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June 11, 2008

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Abstraqtion

Via 3QD, George Packer in World Affairs Journal brings us one of the most textured essays I’ve read about Iraq in the war’s five years:

For all the television news coverage, Americans have the slimmest sense of what the war actually feels and looks like—crumbling deserts, blasted buildings, angry crowds, random firefights. The image of Iraq is flickering and formless. Each year of the war seems like the last, and the patrols and meetings with Iraqis that soldiers conduct every day don’t make for good television ratings. With the exception of Falluja, there have been no memorable battles. The mundane character of counterinsurgency, the fact that journalists have become targets, and the media’s sheer lack of imagination have combined to make this most covered of modern wars one of the least vivid. Iraq is more remote in our consciousness than Vietnam ever was. It has been strangely difficult for Americans even to picture the place. I’ve been asked more times than I can remember, “What does it look like over there?” If you think of World War II or Vietnam, a dozen photographs immediately come to mind. But Iraq has not been a photographer’s war. What are its iconic images? Digital snapshots by military policemen in Abu Ghraib, footage of beheadings posted by jihadis on the Web. There was no shortage of superb photographers taking extraordinary risks in Iraq, and perhaps time will sort from their work a handful of images that will define this war in the same way that, for example, Robert Capa’s photographs of Omaha Beach and Nick Ut’s of children fleeing napalm defined earlier ones. But almost five years into this war, there is only blank space where America’s picture of Iraq should be.

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Posted June 11, 2008 at 3:36 | Comments (2) | Permasnark
File under: Briefly Noted, Journalism

Comments

SUPER good. George Packer is my favorite writer on Iraq, hands down.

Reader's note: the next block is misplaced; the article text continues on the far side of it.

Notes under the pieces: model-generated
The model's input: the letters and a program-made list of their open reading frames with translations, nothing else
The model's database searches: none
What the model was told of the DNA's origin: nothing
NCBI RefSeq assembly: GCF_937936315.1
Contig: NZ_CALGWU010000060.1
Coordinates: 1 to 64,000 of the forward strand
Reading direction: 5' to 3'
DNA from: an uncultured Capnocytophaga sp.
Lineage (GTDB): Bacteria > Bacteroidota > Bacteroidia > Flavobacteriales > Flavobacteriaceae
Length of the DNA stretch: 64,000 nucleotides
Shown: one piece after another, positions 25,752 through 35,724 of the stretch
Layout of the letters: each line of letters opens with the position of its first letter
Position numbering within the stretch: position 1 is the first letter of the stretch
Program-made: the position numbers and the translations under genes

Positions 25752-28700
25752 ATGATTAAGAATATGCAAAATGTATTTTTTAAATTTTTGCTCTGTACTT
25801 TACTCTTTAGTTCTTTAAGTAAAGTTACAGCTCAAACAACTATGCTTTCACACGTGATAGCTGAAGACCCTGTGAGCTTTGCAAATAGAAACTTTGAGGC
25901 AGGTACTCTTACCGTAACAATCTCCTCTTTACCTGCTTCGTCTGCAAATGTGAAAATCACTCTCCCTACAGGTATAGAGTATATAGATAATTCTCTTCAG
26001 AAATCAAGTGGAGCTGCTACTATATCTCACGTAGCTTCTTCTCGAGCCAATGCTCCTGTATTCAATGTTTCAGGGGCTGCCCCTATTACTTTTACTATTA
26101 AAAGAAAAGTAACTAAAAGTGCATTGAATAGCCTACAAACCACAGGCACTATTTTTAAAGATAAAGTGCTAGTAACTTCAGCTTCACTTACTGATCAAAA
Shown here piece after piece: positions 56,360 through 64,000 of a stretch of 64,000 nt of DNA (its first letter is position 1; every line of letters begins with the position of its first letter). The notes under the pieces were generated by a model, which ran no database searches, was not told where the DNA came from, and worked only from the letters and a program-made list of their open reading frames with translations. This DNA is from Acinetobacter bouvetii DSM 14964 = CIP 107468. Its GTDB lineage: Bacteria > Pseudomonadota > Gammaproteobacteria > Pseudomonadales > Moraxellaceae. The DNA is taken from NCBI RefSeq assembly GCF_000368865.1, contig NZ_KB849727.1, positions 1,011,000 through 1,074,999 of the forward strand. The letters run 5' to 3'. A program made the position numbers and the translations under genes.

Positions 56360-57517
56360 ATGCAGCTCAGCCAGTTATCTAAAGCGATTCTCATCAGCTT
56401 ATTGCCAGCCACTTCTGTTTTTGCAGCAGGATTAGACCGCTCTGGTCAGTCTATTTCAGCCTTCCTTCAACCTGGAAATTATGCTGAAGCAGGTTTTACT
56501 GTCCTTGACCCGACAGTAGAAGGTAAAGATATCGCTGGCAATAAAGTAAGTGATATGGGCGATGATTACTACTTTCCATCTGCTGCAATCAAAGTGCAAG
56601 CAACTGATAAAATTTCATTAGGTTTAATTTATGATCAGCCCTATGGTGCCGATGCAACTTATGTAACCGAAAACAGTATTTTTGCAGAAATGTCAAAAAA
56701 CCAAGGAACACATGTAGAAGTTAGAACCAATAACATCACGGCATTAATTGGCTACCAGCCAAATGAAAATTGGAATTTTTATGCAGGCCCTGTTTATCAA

Sheesh, how do we really grapple with the central problem (at least in Packer's estimation) -- our collective public inability to grapple with complex realities, w/ things that are "a little bit from column A, a little bit from column B"?

I wonder if it's not like campaign finance reform, where the solution turns out not to be *less* money but *more*. Big donors are only a big deal when there are few small donors; conversely, when millions of people each give $100, suddenly the $10,000 donations aren't so special.

So likewise, maybe more people in the muddled middle -- those of us who are at least interested in the complex reality, even if we're not particularly conversant or comfortable with it -- need to stand up and simply say we're here. It might balance out the class that (as Packer puts it) "generates and consumes opinion on a regular basis" and dilute their influence on the public sphere.

Whaddya think?

I don't know. Is it really fair that Packer's friends, bad manners aside, are more invested in a President who lied to them than a doctor that Packer met in country? Likewise, the criticism of The New Republic's anonymous soldier and the Brookings Institute's pro-war scholars doesn't seem like fanatical partisan behavior on either side, but rather pretty rational behavior given what was presented, the politicization of the coverage, and the media's track record on this war.

We live in a moment of heightened skepticism of the news media, a skepticism that's been churning long before the emergence of blogging, fed by talk radio, cable news, alternative news outlets, and political spin experts. We may have never been as hyper-aware or as fragmented. Packer's article straddles a defense of some aspects of the media and criticism of other aspects of it.

Fragmentation and skepticism carries a price, and part of that price is that we share few of the same iconic memories. But as Errol Morris has shown, the Abu Ghraib photos do have that kind of psychic hold on us. They may not be images fair to everything that has happened in Iraq, but neither were/are many of Vietnam's most iconic photos, or for that matter the iconic pictures of World War II.

Packer is right that what we need are better stories and inconvenient facts, and his writing has helped to provide them. But I don't think they've been wholly missing, and while it's always fun to bash Hollywood types and overheated bloggers who "haven't been there" and "don't get it," I just feel like it's beneath Packer to do that. Especially when he's held in such high respect, his book has sold like hotcakes, and he's not a lone, cranky voice in the wilderness.

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